Five doors down from me, there's a house for sale.
I know the neighbors in a nodding sort of "howdjadoo" kind of way. They're nice people with a big, friendly dog and two teenage kids. We don't hang with them because their kids are older and they're out a lot. I don't know why they're moving - I hope for their sakes it's for a great new job or a home that's a better fit and not something like a divorce or a financial disaster that precipitated the move.
And even though they're nice enough, I have to tell you that I'm excited to see them go.
The truth of it is that I want to meet whoever buys that house. More than that, I want them to have a kid. Or kids. And I want one kid to be a boy the same age as my boy, or close enough. And I want that boy to not have a problem with a friend who occasionally says odd things or forgets that he's playing with you sometimes.
It's a tall order, I know. The trouble is, I had it once.
His name was Luke, and he lived next door. He was a wonderful kid, raised by equally terrific parents. Luke was a year younger than David, and even though he progressed beyond David's communication skills at the time, he didn't care if David was hard to understand. He always seemed to figure out what David was asking. He didn't seem to notice if David repeated himself a lot. And if David wandered off or turned his back while they were playing, Luke just went over and got his attention. They were great buddies, running, yelling, jumping, laughing. It was awesome.
Then they moved.
As luck would have it, they moved out the same week that my husband walked out the door. It's no exaggeration to say that I was just as heartbroken over David losing his friend. The family was replaced with a young, single couple who've since broken up and now I've got a bachelor next door who throws parties for his friends. His friends without kids.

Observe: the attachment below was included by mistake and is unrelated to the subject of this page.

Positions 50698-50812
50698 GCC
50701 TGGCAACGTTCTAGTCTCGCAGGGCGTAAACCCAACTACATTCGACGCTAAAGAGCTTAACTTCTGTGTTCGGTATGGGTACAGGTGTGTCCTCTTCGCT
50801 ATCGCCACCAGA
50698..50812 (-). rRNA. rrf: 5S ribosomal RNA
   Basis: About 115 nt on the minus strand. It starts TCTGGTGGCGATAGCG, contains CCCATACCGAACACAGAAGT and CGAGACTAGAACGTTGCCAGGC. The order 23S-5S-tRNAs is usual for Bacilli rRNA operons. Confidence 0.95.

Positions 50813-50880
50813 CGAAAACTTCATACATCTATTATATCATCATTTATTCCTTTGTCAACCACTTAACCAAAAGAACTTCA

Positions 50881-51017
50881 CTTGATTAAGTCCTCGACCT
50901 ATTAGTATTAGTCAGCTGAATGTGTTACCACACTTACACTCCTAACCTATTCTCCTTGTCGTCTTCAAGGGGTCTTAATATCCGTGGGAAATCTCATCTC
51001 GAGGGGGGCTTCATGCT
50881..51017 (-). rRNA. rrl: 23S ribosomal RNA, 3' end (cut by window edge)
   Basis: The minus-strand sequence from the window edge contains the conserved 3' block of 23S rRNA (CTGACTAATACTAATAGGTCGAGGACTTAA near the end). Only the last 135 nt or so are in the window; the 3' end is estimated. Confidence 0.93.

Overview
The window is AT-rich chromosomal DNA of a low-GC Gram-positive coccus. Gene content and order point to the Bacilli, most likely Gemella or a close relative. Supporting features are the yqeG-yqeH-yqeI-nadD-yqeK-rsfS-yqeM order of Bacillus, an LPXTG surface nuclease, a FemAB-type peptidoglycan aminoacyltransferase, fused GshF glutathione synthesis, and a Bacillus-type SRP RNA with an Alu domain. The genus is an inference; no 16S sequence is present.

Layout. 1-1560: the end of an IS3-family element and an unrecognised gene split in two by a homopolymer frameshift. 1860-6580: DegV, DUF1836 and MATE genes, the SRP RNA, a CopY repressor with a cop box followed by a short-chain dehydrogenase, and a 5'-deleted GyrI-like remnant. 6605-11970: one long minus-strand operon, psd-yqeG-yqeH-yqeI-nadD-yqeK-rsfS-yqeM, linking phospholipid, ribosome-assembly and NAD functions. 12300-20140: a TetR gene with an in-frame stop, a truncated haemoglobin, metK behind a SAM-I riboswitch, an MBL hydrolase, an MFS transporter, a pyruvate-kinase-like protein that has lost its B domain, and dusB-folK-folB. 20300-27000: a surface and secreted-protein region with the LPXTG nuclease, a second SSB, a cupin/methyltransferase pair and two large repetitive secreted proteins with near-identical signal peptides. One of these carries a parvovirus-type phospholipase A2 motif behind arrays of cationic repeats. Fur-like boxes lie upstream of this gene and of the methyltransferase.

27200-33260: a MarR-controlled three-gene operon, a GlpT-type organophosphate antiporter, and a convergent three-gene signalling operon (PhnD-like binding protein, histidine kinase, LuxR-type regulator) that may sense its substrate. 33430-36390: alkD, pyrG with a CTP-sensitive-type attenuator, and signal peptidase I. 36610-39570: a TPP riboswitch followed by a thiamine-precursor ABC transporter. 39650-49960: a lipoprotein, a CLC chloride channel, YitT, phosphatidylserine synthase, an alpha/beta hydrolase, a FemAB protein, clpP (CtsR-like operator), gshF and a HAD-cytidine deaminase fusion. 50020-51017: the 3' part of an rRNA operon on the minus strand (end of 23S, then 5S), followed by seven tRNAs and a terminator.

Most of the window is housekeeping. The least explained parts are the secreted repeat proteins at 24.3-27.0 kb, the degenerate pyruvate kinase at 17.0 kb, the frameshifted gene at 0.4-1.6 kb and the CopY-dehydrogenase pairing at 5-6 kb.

There are other kids in the neighborhood, of course. The ones that are his age have outgrown him. They don't want to play like he does. The younger ones are fine with David until they get in a group, and then his differences seem so much more pronounced and they gravitate away. That never happened with Luke, but who knows? If he'd stayed and started school here and had his group of school friends, maybe he would have done the same.
Or maybe he wouldn't have, and David would have had a friend on the block all the way through high school.
When you're pregnant, you have all these dreams for your kid. Big dreams. Amazing dreams. Oh-he's-going-to-own-the-world dreams. Then autism comes along and tells you that the small dreams are big dreams, too.
I just want him to have a friend. One good friend, to stand beside him through thick and thin. One good friend who doesn't care if he uses your Transformers to re-enact Aladdin, complete with singing. One good friend who'll tell the other kids to invite David, too, when they're running around the neighborhood with Nerf guns.
So I watch that For Sale sign at the end of the street, and I hope. Sorry to see you go, guys, but....
I have smaller dreams to dream.